President's critics find a new issue to tee off on: Trump's golf game

I don’t play golf, but this column is a chip shot.

While I’m a tennis and basketball guy, I get that it’s something of an addiction, especially for businessmen, and particularly for presidents.

But I don’t really want to hear that President Trump is spending too much time playing golf. I didn’t want to hear that President Obama spent too much time playing golf. I didn’t want to hear that President Bush spent too much time playing golf.

This is all cheap criticism by partisans on the other side. Presidents are working all the time. It’s important that they be able to relax. Now sometimes business is conducted on the links, but even if they’re just playing 18 holes with their buddies, cut them some slack.

Perhaps Trump’s game is drawing more attention because it’s tied in with his Mar-a-Lago retreats and because he plays at courses that he owns. Or perhaps it’s just because he’s Trump. The Washington Post, after all, once investigated whether he cheats at golf.

“Of the 31 days he has been in office,” the New York Times reported yesterday, “President Trump has spent six of them on a golf course. That amounts to one-fifth of his tenure, including three of his five weekends, as commander in chief.” But can anyone seriously argue that the man isn’t working hard, given the breakneck pace of his first month?

The piece is not overly critical, and notes that one of the president’s outings was with Japanese Prime Minister Shinzo Abe.

Ah, but there is the secrecy issue: “The White House goes to considerable lengths to keep Mr. Trump’s golf game away from scrutiny.” The press pool has to cool its heels in a parking lot or in a clubhouse room whose windows and doors are taped with black plastic.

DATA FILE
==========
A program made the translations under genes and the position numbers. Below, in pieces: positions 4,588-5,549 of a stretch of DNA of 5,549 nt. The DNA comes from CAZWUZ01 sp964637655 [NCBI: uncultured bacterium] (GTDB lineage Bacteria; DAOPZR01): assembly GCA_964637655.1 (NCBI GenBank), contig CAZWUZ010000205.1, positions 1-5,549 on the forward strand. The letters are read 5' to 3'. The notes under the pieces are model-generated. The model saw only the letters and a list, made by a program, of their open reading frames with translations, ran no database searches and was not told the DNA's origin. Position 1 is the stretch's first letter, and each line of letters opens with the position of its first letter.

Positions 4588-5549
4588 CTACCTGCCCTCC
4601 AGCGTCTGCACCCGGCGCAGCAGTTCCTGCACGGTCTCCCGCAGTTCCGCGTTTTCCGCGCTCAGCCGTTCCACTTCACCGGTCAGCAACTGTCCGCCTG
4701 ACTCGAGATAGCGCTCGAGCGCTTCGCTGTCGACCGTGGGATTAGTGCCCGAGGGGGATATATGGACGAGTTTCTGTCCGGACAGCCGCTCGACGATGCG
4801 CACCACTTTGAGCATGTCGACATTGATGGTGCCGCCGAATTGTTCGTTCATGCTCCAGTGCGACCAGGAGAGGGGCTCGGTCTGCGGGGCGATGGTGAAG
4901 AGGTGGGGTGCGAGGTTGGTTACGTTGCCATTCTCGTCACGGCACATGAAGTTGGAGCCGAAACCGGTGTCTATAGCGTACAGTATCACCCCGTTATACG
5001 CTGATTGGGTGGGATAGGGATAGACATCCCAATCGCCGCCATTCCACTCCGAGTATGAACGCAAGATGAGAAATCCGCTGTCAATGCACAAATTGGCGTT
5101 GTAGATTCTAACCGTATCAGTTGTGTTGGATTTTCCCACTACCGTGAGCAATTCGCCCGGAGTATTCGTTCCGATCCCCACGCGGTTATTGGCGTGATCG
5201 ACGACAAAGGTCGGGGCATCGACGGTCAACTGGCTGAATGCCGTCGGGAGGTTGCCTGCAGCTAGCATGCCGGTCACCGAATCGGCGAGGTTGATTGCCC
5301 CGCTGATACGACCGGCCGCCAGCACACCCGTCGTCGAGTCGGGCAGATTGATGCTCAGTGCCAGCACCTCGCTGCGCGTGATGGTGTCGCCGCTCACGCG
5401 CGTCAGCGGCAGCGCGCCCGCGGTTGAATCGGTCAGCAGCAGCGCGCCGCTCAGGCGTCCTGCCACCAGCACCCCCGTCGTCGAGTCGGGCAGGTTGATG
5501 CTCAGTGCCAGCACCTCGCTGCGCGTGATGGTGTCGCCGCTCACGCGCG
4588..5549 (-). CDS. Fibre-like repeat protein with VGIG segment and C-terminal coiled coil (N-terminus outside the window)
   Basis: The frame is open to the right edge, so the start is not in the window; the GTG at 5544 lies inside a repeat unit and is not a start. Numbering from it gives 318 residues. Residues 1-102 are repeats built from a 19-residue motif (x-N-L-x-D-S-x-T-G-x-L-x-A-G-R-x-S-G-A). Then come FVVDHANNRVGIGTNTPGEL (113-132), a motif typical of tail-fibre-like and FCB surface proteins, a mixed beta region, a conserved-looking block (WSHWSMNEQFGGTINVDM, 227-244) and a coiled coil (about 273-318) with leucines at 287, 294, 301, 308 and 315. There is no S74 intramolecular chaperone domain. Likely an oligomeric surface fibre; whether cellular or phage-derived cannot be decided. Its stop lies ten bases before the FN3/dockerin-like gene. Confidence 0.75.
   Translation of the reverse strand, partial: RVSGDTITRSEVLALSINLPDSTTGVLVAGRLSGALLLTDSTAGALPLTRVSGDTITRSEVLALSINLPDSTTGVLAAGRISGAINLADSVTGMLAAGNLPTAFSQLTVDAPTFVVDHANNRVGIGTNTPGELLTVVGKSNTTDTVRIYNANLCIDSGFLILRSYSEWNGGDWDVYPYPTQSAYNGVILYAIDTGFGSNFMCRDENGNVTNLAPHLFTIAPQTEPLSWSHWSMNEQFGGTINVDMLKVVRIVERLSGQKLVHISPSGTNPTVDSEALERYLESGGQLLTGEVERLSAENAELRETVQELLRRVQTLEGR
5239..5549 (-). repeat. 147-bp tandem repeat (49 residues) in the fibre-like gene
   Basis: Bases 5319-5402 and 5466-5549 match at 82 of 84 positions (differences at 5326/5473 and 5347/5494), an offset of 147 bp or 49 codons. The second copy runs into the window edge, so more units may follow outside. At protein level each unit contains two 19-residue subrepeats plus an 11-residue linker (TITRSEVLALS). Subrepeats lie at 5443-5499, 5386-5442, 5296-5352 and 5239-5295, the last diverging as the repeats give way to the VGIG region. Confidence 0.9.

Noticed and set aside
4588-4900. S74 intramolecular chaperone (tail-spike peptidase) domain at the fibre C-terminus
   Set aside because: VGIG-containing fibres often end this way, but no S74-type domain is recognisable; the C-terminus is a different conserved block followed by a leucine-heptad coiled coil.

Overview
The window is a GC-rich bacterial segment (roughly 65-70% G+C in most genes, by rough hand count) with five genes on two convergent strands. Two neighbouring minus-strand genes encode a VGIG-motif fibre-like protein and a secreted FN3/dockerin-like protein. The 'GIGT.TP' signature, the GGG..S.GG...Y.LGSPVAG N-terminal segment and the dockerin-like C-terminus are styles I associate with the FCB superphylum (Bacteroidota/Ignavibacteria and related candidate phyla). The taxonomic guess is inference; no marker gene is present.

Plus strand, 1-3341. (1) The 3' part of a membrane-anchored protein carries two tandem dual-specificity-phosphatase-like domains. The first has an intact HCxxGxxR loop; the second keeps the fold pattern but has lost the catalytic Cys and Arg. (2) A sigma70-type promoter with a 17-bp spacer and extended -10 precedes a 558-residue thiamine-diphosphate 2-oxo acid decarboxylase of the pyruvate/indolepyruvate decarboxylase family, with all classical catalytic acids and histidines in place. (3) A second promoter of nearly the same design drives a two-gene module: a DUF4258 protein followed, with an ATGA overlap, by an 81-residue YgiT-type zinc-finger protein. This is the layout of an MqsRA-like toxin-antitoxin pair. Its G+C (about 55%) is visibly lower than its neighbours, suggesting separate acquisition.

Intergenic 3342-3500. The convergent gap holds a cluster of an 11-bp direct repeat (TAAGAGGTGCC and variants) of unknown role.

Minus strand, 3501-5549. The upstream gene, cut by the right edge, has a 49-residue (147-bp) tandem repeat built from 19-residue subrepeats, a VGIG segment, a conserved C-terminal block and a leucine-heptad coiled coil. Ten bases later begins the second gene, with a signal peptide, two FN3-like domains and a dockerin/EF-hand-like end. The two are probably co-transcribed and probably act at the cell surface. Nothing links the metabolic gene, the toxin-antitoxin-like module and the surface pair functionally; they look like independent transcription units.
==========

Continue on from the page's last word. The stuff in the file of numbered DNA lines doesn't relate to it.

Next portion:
And there was this incident, which surely calls for a special prosecutor: The White House press office had said Trump played “a couple of holes” last weekend in Florida, but it turns out he played the full 18 with Rory McIlroy. Apparently he decided to keep on golfing with one of the world’s top players.

Now there is one point on which Trump is vulnerable, as the Times notes, and a Politico story makes it the lead sentence:

“Donald Trump regularly assailed President Barack Obama for playing golf, then spent the first weekends of his own presidency doing just that.”

In October 2014, for instance, Trump tweeted: “Can you believe that, with all the problems and difficulties facing the U.S., President Obama spent the day playing golf. Worse than Carter.”

He should get dinged for that. Trump also said last August that as president he wouldn’t have time for golf. Perhaps it’s another case of a new president adjusting to the realities of the office.

Obama played 333 rounds of golf as president, according to CBS’s Mark Knoller, and I don’t recall his supporters being concerned about that. Trump has a long way to go to match that record.

Dwight Eisenhower was seen as obsessed with what was viewed as a rich man’s game, so much so that JFK shielded his golf outings during the 1960 campaign. Bush famously denounced a terror attack to a group of reporters in 2002, then abruptly said “Now watch this drive”—and whacked the ball. The following year Bush gave up golf, out of solidarity with the families of soldiers who were dying in Iraq, he said.

Carping about presidential golf is just like carping about the cost of presidential vacations—a meaningless exercise that is essentially partisan. I’m sure Trump’s critics can find more important matters to club him over the head with.